They say the Enforcement Directorate’s investigation into Xiaomi India’s royalty payments has larger implications for overseas companies including rival Chinese ones, creating an uncertain environment, and could hurt the larger electronics manufacturing ecosystem.
The ED has termed Xiaomi India’s royalty payments as illegal and a violation of the Foreign Exchange Management Act (FEMA), saying it is registered as a reseller and thus, shouldn’t be making royalty payments, especially as such pacts are between the company’s Chinese parent and the patent holder. The ED has subsequently frozen the company’s bank assets worth over ₹5,500 crore, which Xiaomi India has challenged in court. The order has been reserved by the Karnataka High Court.
Legal experts ET spoke to said Chinese companies will need to relook at the licence agreements, upon fears of an impending investigation, and ensure they are comprehensive and expressly contain clauses dealing with terms and conditions of royalty payments, providing descriptions of intangibles and benefit accrued.
“Whether royalty is embedded in import/sales price, and details of the owner of the parent, etc. are included…Also, proper valuation reports and justifications are required, more so if the remittance is more than in accordance with standard computation,” said Vikrant Singh Negi, partner, DSK Legal.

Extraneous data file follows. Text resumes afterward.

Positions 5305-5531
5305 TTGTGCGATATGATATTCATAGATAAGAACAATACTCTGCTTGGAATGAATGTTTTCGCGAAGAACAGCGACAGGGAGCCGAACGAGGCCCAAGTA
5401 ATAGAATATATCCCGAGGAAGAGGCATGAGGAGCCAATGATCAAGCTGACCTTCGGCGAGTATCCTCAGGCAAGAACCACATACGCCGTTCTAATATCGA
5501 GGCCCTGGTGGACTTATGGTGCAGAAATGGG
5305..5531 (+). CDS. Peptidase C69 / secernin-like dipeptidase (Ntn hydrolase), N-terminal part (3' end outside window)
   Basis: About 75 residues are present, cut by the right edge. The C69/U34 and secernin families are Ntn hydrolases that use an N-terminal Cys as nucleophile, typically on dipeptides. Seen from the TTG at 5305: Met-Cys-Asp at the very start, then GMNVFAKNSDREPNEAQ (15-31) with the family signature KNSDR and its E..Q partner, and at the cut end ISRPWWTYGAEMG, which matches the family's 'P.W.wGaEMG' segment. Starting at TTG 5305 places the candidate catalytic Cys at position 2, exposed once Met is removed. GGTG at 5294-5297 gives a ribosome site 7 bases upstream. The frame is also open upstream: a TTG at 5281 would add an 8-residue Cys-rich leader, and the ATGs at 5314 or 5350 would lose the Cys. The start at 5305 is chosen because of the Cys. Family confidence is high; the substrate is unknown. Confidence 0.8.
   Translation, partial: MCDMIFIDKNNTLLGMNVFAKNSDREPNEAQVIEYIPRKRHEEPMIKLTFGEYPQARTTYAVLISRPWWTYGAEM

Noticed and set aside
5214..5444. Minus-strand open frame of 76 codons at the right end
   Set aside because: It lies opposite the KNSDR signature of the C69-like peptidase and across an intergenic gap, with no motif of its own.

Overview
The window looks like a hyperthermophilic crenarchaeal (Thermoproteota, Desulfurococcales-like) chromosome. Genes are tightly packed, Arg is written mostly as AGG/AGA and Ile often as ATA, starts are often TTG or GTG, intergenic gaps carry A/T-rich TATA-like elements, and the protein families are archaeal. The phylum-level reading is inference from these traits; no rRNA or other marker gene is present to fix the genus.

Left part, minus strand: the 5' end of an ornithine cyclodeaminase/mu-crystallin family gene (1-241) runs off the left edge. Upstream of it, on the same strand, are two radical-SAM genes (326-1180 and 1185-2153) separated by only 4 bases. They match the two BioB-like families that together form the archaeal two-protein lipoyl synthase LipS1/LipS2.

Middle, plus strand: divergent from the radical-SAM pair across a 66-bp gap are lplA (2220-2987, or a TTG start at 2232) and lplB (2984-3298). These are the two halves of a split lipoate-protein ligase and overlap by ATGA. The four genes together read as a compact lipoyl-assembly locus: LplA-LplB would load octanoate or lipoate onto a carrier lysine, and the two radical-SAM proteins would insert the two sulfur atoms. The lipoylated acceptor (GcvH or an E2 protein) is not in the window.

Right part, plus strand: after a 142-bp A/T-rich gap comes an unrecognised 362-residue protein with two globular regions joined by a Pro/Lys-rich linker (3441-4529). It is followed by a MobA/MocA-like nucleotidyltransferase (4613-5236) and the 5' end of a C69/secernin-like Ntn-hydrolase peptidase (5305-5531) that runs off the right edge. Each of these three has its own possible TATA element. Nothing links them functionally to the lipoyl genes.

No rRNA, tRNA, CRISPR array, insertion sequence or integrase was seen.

The ED has also charged Vivo India for money laundering, alleging that more than 50% of its turnover has been transferred to China to avoid paying taxes in India. Oppo, too, has been charged by the directorate of revenue intelligence for customs duty evasion to the tune of ₹4,389 crore.
All three companies have denied any wrongdoing. Vivo and Xiaomi have also dragged the ED to court.
The scrutiny around royalty payments by government agencies can also have a larger impact on the patent licensing ecosystem, which serves as the backbone for regional subsidiaries to get their product manufactured from contract manufacturers using standard essential patents under licences signed on a global level, legal experts said.
“These are global players. In most of these cases, these are global patent licensing agreements. They are not region-to-region specific,” said Yogesh Pai, associate professor at National Law University.
A Delhi-based legal academic said it is quite possible that the global licensing agreements will have provisions to ask the regional subsidiaries to pay up their part of the royalties from their books.